Notes from the Cleveland training camp.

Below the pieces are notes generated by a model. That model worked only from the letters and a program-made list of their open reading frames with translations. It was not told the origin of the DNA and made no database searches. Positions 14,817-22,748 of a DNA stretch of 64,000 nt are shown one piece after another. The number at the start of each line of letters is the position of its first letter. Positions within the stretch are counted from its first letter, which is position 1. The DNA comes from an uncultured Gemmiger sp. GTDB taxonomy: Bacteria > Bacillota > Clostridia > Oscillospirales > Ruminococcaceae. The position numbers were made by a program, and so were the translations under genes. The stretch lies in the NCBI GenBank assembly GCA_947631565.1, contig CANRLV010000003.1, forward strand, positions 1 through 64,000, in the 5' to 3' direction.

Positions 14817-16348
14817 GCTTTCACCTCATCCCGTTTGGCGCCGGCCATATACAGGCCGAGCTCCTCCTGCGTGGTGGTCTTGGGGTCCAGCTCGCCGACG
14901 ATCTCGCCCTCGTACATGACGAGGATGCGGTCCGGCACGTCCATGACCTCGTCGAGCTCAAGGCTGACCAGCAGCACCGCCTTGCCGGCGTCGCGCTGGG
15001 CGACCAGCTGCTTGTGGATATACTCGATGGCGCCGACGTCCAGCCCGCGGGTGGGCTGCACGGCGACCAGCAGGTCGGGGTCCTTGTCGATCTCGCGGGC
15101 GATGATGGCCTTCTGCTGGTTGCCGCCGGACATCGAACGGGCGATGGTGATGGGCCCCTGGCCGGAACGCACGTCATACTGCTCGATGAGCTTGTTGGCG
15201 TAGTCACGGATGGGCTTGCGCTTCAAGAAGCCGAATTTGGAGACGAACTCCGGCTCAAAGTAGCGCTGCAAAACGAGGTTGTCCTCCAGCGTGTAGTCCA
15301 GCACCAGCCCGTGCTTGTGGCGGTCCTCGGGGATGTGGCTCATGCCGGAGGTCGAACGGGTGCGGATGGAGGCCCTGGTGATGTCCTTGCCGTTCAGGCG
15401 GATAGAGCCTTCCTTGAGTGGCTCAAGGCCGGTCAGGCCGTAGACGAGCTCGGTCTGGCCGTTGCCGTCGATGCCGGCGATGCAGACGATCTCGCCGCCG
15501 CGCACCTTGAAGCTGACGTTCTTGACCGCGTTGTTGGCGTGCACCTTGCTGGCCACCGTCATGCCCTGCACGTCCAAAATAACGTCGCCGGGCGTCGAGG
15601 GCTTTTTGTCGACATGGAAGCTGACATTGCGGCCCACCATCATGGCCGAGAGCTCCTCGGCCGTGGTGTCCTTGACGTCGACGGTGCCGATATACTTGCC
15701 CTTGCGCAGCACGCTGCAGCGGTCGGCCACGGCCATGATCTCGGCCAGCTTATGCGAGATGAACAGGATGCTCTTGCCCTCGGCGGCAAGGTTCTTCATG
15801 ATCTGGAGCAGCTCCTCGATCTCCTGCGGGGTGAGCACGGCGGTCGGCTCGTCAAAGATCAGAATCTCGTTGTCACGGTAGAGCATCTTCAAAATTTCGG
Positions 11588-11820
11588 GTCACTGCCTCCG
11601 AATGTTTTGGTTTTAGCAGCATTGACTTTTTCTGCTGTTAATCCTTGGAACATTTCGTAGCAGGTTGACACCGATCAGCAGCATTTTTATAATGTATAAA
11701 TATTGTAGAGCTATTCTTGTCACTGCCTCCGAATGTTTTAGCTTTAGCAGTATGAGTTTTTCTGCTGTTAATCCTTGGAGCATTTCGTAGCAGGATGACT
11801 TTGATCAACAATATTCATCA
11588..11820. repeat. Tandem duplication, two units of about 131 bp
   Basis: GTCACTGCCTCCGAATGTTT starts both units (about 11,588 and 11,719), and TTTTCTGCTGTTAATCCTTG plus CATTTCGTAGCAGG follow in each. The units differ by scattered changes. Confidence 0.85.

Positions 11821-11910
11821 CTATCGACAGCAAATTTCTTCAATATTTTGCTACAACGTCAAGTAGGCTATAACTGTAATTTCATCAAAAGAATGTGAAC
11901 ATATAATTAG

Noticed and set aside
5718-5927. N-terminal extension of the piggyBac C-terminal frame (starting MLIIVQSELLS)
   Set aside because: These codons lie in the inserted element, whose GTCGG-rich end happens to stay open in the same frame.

The return of the wounded could make a big difference for the Browns.   If Kellen Winslow plays faster coming off microfracture knee surgery ...   If Leigh Bodden’s ankle procedure paves the way for him to be a No. 1 cornerback ...   If the Jamal Lewis of old emerges from ankle surgery ...   Among these and other ifs, not counting the nebulous LeCharles Bentley, none is as iffy as Gary Baxter.   Yet the 28-year-old cornerback showed up Thursday eschewing “if’’ and embracing “when.’’   “Things couldn’t be better in Gary Baxter world,’’ said the marquee pickup of the Browns’ 2005 free agent class. “I’m ahead of schedule. Things are looking very promising.’’   Things looked nightmarish when Baxter ruptured the patellar tendon in each knee while covering a sideline pass against the Jets on Oct. 29. He didn’t walk again until Dec. 23, the day a hellish hospital stay ended. He vowed on Christmas to be working by Labor Day.   He didn’t practice in this week’s minicamp but emphatically renewed his vow.   He won’t even say if he’s sprinting now, but ask him if he will play in the Sept. 11 opener against Pittsburgh, and he says, “That’s the plan.’’   “Rehabbing one leg is very, very tough,’’ Baxter said. “Two legs? When I’m done, I’m exhausted. I go home and take a three- or four-hour nap, every day.’’   “I am very strong right now in both knees. I’m where no one probably expected me to be.   “The response from 100 percent of the doctors is, ’You did ... what? You’re doing ... this?’’   “I’m pushing the limits of science. Everything I can do I’m doing. I’m all chips in and the results have been ...’’   Baxter paused and smiled a playful smile.   “... spectacular.’’   Baxter spoke from the edge of a practice field that had just been vacated by his teammates.  Baxter was asked if he could take off on the dead run. No contact. No cutting. Just a sprint.   “Come to training camp,’’ Baxter said. “I’ve got to leave your curiosity up for then.’’   D.A.’s Office   What chance does Derek Anderson have to be the opening-day quarterback?   “I’d say they’re good. That’s my opinion,’’ Anderson said after Thursday’s practice.   Romeo Crennel is guarding his thoughts on how Charlie Frye, Brady Quinn and Anderson are progressing like an ancient family recipe.   He probably won’t tip his hand until early August, and even then only because everyone will see how training camp reps are being divvied up.   “I feel they’re gonna give us an equal opportunity,’’ Anderson said. “The guy who performs well and moves the team the best ... it’s obviously gonna be that guy.’’   Anderson thinks his ability to get the ball out quickly and with lots of zip fits Coordinator Rob Chudzinski’s offense well.   Extra Points   - Where does rookie Round 1 pick Joe Thomas stand after minicamp? Crennel addressed the issue by talking about the incumbent at Thomas’ position. “Kevin Shaffer is the starting left tackle. I told him we’re looking for the best combination. In trying to find that combination, some of the time he might have to go to the right side to see how he does over there. If he can do good over there that gives us some flexibility.’’   - Cornerback Antonio Perkins, a Round 4 pick in 2005, was released at the end of minicamp. Fullback Alan Ricard, a former lead blocker for Jamal Lewis in Baltimore, also was let go.   - Baxter said the basketball thing is good for the football team: “The Cavs turned up the heat on us a little bit.’’   - Crennel said rookie cornerback Eric Wright’s talent “did show up’’ in minicamp. The loudest cornerback is Daven Holly, who lets out a primeval scream roughly every other time he is around the ball.   Reach Repository sports writer Steve Doerschuk at (330) 580-8347 or e-mail